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Sovereign Fear

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The European Parliament voted today to approve new credit rating agency rules. The package includes a number of measures to reduce reliance on credit ratings, address conflicts of interest, and make it easier to sue credit rating agencies. Another rule relates specifically to sovereign debt ratings. According to a European Parliament news release, credit rating agencies will only be permitted to publish unsolicited sovereign ratings "at least two but no more than three times a year, on dates published by the rating agency at the end of the previous year." In other contexts, unsolicited ratings are encouraged as a way to improve the information available to investors.

Sovereign fear seems to be driving this move. Seeking to manage credit ratings in this way looks like an effort to cultivate the belief that the risk associated with sovereign debt is unrelated to how sovereigns behave. Governments have created their own difficulties by mandating reliance on credit ratings and, through an elaborate inspection regime for credit rating agencies, implicitly signing off on the quality of credit ratings. Government endorsement of credit rating agencies should be ended, and credit rating agencies, along with everyone else, should be able to offer freely their opinions about the likelihood of a sovereign debt default.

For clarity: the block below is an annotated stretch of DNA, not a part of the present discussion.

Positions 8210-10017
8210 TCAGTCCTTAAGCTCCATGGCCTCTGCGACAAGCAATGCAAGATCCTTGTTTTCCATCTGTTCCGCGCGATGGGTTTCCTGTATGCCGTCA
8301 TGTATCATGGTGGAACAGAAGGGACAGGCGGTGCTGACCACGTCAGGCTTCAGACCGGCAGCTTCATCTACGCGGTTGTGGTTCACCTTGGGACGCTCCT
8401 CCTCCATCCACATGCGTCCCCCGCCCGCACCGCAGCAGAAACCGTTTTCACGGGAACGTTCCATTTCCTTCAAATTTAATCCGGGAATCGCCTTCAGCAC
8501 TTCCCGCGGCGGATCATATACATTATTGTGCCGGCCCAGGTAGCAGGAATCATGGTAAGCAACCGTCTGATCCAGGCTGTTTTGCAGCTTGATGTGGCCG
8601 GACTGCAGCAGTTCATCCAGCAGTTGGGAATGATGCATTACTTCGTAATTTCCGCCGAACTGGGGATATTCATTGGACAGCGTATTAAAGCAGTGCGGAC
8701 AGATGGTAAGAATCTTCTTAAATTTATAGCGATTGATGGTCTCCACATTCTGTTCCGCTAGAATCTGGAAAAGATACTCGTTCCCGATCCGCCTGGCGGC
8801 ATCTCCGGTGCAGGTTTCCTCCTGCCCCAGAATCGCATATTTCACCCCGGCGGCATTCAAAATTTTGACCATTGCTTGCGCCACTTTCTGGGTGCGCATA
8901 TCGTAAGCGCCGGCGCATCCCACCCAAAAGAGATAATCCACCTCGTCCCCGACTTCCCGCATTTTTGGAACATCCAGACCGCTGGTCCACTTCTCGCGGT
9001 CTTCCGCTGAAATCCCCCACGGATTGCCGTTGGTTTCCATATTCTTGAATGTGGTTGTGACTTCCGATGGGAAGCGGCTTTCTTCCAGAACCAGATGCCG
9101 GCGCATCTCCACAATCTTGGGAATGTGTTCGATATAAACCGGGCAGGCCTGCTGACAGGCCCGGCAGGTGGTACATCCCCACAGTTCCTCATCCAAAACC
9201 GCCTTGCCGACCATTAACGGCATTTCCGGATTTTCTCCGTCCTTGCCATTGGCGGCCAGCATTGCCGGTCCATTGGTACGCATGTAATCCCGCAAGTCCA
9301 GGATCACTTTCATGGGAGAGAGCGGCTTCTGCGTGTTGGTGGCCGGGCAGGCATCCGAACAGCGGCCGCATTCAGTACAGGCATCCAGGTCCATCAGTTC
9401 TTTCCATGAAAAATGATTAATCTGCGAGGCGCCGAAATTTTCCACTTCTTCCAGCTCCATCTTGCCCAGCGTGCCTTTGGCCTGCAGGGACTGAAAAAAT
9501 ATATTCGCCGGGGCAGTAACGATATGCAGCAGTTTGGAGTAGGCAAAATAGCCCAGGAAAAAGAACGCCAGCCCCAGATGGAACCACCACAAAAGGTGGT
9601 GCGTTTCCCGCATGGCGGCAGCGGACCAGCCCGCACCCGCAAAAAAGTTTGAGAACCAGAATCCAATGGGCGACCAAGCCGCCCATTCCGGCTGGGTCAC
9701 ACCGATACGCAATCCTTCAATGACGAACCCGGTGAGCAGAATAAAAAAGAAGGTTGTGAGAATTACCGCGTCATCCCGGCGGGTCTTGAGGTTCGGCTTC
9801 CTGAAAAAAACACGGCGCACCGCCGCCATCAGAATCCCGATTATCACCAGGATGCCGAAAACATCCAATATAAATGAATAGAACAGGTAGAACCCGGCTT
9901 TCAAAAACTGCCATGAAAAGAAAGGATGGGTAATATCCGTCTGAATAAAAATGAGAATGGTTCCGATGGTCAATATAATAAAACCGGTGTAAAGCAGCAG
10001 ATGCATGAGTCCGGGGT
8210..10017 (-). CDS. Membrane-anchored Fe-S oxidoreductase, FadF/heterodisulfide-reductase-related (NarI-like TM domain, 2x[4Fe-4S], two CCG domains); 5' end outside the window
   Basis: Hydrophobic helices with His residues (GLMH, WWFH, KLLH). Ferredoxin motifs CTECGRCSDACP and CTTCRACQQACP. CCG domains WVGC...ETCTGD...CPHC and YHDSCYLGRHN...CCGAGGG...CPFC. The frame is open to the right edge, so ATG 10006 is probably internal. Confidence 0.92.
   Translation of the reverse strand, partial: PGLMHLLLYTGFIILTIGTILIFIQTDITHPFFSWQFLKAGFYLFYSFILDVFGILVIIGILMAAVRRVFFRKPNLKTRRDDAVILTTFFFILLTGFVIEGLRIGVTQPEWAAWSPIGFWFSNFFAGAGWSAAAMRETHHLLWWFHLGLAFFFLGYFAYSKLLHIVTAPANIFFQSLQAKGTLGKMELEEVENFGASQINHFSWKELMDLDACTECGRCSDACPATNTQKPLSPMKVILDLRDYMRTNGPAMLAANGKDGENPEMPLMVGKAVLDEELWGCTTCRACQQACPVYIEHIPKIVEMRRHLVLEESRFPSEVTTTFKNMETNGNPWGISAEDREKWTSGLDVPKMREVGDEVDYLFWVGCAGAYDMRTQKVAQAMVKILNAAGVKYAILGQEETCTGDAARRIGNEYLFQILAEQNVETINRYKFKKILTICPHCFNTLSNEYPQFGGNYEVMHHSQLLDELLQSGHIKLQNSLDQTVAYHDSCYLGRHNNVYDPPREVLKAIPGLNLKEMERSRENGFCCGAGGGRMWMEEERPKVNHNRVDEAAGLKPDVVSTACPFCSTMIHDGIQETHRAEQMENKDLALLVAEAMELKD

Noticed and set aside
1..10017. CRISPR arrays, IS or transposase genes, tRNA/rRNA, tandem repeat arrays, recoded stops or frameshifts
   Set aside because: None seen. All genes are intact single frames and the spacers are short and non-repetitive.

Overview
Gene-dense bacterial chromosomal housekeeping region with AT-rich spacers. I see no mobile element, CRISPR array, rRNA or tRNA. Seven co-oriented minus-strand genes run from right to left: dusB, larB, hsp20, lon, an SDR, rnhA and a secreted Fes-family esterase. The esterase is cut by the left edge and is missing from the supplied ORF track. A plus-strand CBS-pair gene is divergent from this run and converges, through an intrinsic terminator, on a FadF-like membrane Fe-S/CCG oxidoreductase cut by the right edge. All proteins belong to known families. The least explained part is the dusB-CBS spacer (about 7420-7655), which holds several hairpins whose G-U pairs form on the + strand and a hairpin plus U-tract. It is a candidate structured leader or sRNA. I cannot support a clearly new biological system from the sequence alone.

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The Western Hemisphere is engaging in a very dangerous economic exercise. It is called debt accumulation. The old time Keynesian argument was that "debts don't matter because the government never has to pay it off, and can tax and print money." Is this true? So far, so good. The entire debt of the US, UK and Eurozone is $100 trillion, give or take. The central banks are locked into a position where interest on the debt can never be allowed to go above 1% or so. This means endless printing of money.

If Bernanke and the Fed weren't buying up 75% to 90% of the US Treasuries, the interest rate on them would be north of 4% or 5%, maybe 7% or 8%. Then the politicians would have to pay attention to spending. The market would force it. But they are getting a free pass and can avoid addressing the issues.

Now it is like a perpetual monopoly game where one player has all the hotels, and the bank is issuing everyone free $100 bills to keep the game going. All the money will end up with the hotel owner. And the gap between rich and poor continues to expand. All done in the name of "caring for the little people."

In view of that, I am not sure what a rating by credit agency means. Or what a downgrade means.

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Isaac Gorodetski
Project Manager,
Center for Legal Policy at the
Manhattan Institute
igorodetski@manhattan-institute.org

Katherine Lazarski
Press Officer,
Manhattan Institute
klazarski@manhattan-institute.org

 

Published by the Manhattan Institute

The Manhattan Insitute's Center for Legal Policy.